Thursday, January 26, 2012

What Happens When I Think Too Much

Okay, so here's an unfinished thought I've been kicking around for awhile: what's with fandom?

And I don't mean this in the sense that "why are people fans of things" or "why are fans crazy," because I'm a fan of things and (sometimes) I'm sure I behave in totally certifiably crazy ways, particularly when my fandom(s) are invoked.

One night last week, I was having a hard time getting to sleep, so I was poking through Anna's backlog of Fandom Secrets posts. In case you don't know, FS is a totally charming LiveJournal blog along the lines of PostSecret except slightly less emotionally maiming. You write up your fandom secret -- whatever it may be -- in some graphic form, submit it, and see it posted. Tah-dah!

What gets me is how many of these secrets in any particular post have to do with these deep anxieties people apparently feel over joining or participating in or leaving any particular fandom. During my sleepless drift through FS posts, I lost track of how many individual secrets expressed that anxiety in some way or another: "I want to get into Doctor Who...Supernatural...Harry Potter...anime...Star Wars...D&D...Sherlock...Being Human...Downton Abbey," for Christ's sake! "...but I'm worried I won't fit in...older fans will judge me...people will be mean to my artwork...writing...fanvids...thoughts about characters...preferred pairing..." Fill in further blanks here as you desire.

Really? Seriously, people? Fandoms are meant to be fun! If they're causing you this much anxiety -- it's probably not fun! Go find something that is, for heaven's sake!

Not that my fandoms don't cause me a certain amount of anxiety but it's not usually due to the other people in it. Yeah, okay, I worry about the Supernatural fanfic I write because I'm a perfectionist and, as soon as any given story is posted, I can always think of about 15 ways I could have written it to make it better. Well, so what? I enjoyed it; the people who read it seem to enjoy it; and I'm never going to be Misachan or Lamardeuse or, god help me, Wordstrings. Eh. That's okay, too (most days, anyway.)

But I certainly don't express the kind of bone-deep anxiety that some of these cards seem to. Really, if you're worrying about it this much, it's not fun and it's meant to be fun.

And who says you have to "join" a fandom anyway? It's not like you have to ask it to the prom or worry if it's going to call you the next morning.

You watch the show, listen to the band, read the book, see the movie -- and that's it. You can still call yourself a fan as far as I'm concerned. You like it; you're a fan of it. You don't have to buy a membership or learn a secret handshake or cut your hair funny. Follow what you like, enjoy it, try not to kick other people in the knees too much. Congratulations: you're a fan. No pre-nup required.

Tuesday, January 24, 2012

booknotes: britannia's glory

There are a lot of used bookstores around Boston that have $1 book carts, thus giving rise to that special category of "books one wouldn't have bothered to acquire except they were $1 so why not?" Emily Hamer's Britannia's Glory: A History of Twentieth-Century Lesbians (Cassell, 1996). Not that I lack an interest in the history of English lesbians. In fact, one of my first thoughts skimming the table of contents was, "Oh good! A whole chapter on World War I -- I'll be able to do research for my Downton Abbey fan fiction!" (KarraCrow: "You realize you're unwell, right?). But this isn't the book I'd pick up to do serious historical research. Still, for a dollar? I was totally willing to pick it up for reading on the T this week.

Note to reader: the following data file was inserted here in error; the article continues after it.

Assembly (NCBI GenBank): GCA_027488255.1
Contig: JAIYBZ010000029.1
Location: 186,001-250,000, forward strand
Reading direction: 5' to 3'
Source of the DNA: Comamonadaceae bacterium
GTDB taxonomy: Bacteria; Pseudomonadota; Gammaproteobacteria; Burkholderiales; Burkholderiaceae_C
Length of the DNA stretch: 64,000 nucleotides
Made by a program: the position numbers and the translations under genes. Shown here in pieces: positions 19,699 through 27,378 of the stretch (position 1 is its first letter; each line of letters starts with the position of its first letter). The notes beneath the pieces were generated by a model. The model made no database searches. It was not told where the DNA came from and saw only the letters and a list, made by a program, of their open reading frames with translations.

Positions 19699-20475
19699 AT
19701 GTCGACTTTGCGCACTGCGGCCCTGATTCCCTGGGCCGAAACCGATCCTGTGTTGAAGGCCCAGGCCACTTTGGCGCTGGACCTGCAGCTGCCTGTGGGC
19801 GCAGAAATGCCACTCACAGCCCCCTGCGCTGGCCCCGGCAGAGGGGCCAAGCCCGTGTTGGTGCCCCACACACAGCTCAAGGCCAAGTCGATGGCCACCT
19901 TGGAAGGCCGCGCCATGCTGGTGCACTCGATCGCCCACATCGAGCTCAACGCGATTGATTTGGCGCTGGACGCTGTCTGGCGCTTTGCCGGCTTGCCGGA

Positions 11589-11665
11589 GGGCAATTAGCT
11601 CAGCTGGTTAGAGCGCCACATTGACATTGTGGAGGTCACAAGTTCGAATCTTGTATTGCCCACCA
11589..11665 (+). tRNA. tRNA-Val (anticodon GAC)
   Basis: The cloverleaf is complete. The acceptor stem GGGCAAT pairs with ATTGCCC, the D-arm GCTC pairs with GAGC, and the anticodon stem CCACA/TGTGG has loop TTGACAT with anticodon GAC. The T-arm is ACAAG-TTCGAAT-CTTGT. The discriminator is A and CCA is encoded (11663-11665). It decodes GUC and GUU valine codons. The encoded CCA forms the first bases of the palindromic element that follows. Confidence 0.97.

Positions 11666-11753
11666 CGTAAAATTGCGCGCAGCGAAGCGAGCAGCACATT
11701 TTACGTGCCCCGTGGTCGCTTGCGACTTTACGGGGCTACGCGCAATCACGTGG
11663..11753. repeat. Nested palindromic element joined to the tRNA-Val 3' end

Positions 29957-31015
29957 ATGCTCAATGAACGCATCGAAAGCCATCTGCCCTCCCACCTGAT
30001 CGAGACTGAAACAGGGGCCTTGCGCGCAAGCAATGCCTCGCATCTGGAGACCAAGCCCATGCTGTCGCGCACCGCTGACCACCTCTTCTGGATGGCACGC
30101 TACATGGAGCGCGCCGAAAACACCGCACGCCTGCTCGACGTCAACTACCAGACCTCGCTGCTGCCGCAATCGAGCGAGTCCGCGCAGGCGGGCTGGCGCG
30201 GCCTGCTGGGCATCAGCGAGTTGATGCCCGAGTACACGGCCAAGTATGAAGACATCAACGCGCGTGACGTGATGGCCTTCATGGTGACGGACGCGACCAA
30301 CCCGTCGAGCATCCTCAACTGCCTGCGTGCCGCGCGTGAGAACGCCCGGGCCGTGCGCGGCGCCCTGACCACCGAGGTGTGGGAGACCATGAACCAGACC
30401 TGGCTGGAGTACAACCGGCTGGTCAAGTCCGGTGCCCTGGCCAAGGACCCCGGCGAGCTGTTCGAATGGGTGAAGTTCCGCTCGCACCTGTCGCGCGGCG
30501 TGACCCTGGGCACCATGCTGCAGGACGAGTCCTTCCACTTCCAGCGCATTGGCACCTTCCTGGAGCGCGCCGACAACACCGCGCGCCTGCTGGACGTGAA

Hamer, whose scholarly background is in philosophy, politics, and economics (Oxford), has written a very readable survey of women's passionate relationships in twentieth-century Britain. I thoroughly enjoyed the chatty, anecdotal chapters that focused on specific women -- famous and not-so-famous alike -- in each period between the suffrage movement and the 1980s. Given that my own knowledge of lesbian activism is U.S.-centric, I appreciated seeing the same period through a slightly different lens, and learning about some new names and publications, particularly in the 1950s-70s, that I know I'll be looking into with more serious historical interest.

The most frustrating thing about the text -- although I wasn't even very irritated, just puzzled by it -- was Hamer's insistence on understanding women's relationships through her own present-day lens of what lesbian relationships looked like, and how lesbian identity is constituted. There has been a long-standing debate in the history of sexuality field about how we understand sexual identities in periods not-our-own. There's a school of thought that sets about "resurrecting" lesbian and gay individuals from the past, on the assumption that such identities (being innate) have always existed, and we can simply uncover what previous historians have overlooked or deliberately denied. I understand this impulse, but as an historian it makes me twitchy: I believe that sexual desires are of our bodies (and therefore to some extent 'ahistorical,' though even that breaks down on some level), but are also inevitably shaped by the historical context in which we live. Thus, to breezily describe women in same-sex relationships as leading "lesbian lives," or someone from the 1910s as being a "butch dyke" is to apply identities from our own repertoire on people who may have performed such roles with a very different self-conception.